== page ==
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Society Lawyer

Society Lawyer(1939)

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teaser Society Lawyer (1939)

"Hear VIRGINIA BRUCE as the beautiful torch singer in one of New York's most exclusive night life cafes!"
Tagline for Society Lawyer

Although her career had started to lag with the death of Irving G. Thalberg, her main champion at MGM, Virginia Bruce still merited some level of star treatment, even in a B picture like this 1939 crime drama. Although it takes her character, nightclub singer Pat Abbott, a while to turn up on screen as love interest to Walter Pidgeon, in the title role, at least she got to sing "I'm in Love with the Honorable So and So" with some welcome coaching from the film's music director, Roger Edens.

If Bruce was on her way out, however, Pidgeon was gradually building his stock at MGM, where he had started out in 1937 after a few years at other studios and a strong career on stage. He stars as lawyer Christopher Durant, who loses his fiance and his position at her father's law firm because he insists on representing gangster Leo Carrillo. When his ex's new boyfriend (Lee Bowman) is accused of killing an old flame, he takes on the case. That puts him in contact with Bruce, who was the victim's friend. Before long, she's made herself an indispensable part of the investigation and of Pidgeon's life, though not without some risk to herself.

This was hardly a new plot for MGM. Although the writing credits only list the screenplay as taken from a story by Arthur Somers Roche, it was actually adapted from his novel Penthouse, which MGM had filmed in 1933 with Warner Baxter as the lawyer and Myrna Loy as his love interest. The husband and wife writing team of Frances Goodrich and Albert Hackett had written the earlier version. Although there are no studio records of their having worked on the re-make, they are credited as screenwriters alongside Leon Gordon and Hugo Butler, possibly to give them credit without publicizing the fact that the film was a remake. Nonetheless, there are scenes and lines of dialogue in Society Lawyer that are identical to those in Penthouse.

One of the great selling points of Society Lawyer is its supporting cast. Carrillo, best remembered for playing lovable scamps in films like The Gay Desperado (1936) and History Is Made at Night (1937), co-stars as the friendly gangster who helps Pidgeon solve the case in return for his legal services. The evil gangster is handled by one of the screen's great villains, Eduardo Ciannelli, who had provided sophisticated menace in the film version of Maxwell Anderson's verse tragedy Winterset (1936) and, most recently, menaced Cary Grant and Douglas Fairbanks, Jr. in Gunga Din (1939). Stealing almost every scene he's in is Herbert Mundin as Pidgeon's butler. The British-born actor had been lighting up screens since his feature debut in East Lynne on the Western Front (1931), in which he had played a British soldier in the trenches during World War I who takes on the role of Lady Isobel in an impromptu production of the classic melodrama East Lynne. He was Barkis in MGM's David Copperfield (1935) and the member of the Merrie Men in The Adventures of Robin Hood (1938) who flirts with Maid Marian's lady in waiting (Una O'Connor). Sadly, Society Lawyer would be his last film. He was killed in an automobile collision a few weeks before the film's release.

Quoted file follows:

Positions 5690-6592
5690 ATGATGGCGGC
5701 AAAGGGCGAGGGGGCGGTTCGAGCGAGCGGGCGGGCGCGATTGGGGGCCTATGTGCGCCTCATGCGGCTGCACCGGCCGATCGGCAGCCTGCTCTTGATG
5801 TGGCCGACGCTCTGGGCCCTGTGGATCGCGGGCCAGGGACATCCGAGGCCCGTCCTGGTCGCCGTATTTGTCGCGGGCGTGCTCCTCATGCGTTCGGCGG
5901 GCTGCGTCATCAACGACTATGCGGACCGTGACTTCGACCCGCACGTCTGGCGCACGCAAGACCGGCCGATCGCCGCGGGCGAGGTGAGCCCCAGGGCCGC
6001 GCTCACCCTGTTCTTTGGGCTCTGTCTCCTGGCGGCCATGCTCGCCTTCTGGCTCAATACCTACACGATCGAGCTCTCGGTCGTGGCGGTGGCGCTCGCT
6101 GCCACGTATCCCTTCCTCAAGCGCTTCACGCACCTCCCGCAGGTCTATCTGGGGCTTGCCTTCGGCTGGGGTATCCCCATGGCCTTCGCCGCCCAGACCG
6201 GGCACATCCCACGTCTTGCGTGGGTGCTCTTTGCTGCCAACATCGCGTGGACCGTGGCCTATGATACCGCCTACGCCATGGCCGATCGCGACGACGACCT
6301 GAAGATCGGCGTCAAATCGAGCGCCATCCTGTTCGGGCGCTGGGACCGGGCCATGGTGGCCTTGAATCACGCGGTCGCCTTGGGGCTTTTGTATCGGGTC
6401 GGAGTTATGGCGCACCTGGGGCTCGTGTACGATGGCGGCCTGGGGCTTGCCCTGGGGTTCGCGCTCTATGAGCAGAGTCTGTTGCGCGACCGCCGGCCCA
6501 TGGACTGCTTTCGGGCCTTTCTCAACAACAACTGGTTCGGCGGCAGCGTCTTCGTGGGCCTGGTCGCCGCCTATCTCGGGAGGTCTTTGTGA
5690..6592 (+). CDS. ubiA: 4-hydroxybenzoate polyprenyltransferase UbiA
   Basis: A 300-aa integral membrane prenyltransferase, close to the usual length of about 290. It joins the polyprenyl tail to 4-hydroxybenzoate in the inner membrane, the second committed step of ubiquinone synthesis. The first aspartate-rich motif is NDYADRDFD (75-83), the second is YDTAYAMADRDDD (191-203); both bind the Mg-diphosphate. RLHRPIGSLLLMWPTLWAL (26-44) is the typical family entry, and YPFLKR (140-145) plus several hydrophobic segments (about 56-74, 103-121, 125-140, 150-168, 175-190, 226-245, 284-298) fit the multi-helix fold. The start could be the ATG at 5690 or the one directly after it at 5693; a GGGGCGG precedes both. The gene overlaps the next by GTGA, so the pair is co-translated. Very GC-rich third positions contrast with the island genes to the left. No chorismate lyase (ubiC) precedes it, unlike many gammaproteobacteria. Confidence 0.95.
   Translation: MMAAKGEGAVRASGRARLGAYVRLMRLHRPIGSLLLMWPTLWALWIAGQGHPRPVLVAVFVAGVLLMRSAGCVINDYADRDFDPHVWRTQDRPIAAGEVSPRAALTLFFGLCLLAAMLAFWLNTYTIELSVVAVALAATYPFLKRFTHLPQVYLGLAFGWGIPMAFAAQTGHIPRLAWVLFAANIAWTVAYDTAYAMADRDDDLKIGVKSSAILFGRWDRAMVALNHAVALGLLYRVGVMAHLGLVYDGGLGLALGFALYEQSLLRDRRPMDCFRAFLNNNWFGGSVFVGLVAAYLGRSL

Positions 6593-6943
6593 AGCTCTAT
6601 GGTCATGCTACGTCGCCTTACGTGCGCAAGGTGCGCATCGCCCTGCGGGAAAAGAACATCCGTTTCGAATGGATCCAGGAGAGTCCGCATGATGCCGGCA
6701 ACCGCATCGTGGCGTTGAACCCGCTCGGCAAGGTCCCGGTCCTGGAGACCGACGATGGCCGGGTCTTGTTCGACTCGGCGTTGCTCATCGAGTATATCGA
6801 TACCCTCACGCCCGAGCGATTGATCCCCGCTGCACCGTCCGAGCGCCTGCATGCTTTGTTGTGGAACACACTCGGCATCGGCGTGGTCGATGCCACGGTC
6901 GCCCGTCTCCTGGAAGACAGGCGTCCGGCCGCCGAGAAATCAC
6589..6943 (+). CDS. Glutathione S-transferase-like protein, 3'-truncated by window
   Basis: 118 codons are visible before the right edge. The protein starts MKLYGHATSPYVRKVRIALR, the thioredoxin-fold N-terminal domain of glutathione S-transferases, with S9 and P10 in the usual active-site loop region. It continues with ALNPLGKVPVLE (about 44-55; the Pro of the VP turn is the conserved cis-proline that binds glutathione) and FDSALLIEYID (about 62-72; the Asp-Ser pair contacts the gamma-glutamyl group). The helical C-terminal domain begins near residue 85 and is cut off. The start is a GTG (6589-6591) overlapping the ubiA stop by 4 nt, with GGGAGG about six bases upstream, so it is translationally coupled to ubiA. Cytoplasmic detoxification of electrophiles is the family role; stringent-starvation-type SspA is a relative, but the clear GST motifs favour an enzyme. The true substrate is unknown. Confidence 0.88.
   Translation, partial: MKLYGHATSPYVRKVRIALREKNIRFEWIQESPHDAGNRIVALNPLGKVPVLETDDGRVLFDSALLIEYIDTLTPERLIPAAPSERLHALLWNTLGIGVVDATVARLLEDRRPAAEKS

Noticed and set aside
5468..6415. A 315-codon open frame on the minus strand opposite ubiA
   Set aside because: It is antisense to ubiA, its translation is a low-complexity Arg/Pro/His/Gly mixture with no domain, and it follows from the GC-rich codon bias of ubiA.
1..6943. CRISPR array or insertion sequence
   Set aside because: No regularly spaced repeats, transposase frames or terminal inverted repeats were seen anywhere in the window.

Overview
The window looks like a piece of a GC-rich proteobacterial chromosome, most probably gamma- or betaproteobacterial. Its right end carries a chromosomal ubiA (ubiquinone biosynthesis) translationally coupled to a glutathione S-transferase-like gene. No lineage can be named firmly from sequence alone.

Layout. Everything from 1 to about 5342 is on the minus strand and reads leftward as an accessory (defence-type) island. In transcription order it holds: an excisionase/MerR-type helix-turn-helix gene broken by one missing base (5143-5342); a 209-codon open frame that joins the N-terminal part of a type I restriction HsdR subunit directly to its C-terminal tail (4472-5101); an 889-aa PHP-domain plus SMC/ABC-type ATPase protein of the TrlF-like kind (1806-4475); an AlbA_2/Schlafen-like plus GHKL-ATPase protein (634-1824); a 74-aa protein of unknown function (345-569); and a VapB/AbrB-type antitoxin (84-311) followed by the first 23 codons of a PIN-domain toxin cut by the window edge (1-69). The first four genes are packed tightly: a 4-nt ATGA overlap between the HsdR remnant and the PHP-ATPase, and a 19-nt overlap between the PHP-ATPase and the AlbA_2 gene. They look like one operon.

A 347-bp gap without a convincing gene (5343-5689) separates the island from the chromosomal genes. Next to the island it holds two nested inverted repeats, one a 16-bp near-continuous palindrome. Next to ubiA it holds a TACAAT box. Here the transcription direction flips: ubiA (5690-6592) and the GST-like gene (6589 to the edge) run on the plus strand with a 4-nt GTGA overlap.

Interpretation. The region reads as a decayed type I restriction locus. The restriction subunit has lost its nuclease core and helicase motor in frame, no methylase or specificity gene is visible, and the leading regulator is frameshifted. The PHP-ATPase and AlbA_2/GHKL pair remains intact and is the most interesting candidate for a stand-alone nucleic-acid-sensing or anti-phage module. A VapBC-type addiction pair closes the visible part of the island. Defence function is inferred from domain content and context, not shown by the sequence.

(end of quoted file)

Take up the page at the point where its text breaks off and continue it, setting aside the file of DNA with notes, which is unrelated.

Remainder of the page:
It was near the end of the road for Bruce, too. She would only make one more film at MGM, this time top-billed over Pidgeon in the courtroom drama Stronger Than Desire (1939). That film also features Bowman, this time as a married man trying to lure Bruce away from husband Pidgeon. The latter would be moving on to brighter things in just two years, when MGM teamed him with Greer Garson for Blossoms in the Dust (1941), the first of eight films together that would make both major stars.

Director: Edwin L. Marin
Producer: John W. Considine, Jr.
Screenplay: Frances Goodrich, Albert Hackett, Leon Gordon, Hugo Butler
Based on a story by Arthur Somers Roche and his novel Penthouse
Cinematography: George J. Folsey
Score: Edward Ward
Cast: Walter Pidgeon (Christopher Durant), Virginia Bruce (Pat Abbott), Leo Carrillo (Tony Gazotti), Eduardo Ciannelli (Jim Crelliman), Lee Bowman (Phil Siddall), Frances Mercer (Sue Leonard), Ann Morriss (Judy Barton), Herbert Mundin (Layton), Edward Brophy (Max), Tom Kennedy (Alf), Clarence Kolb (Mr. Leonard), Ian Wolfe (Schmidt), Paul Guilfoyle (Murtock), Joseph Crehan (City Editor), Bess Flowers (Mary Trimworth), Frank Puglia (Headwaiter)

By Frank Miller

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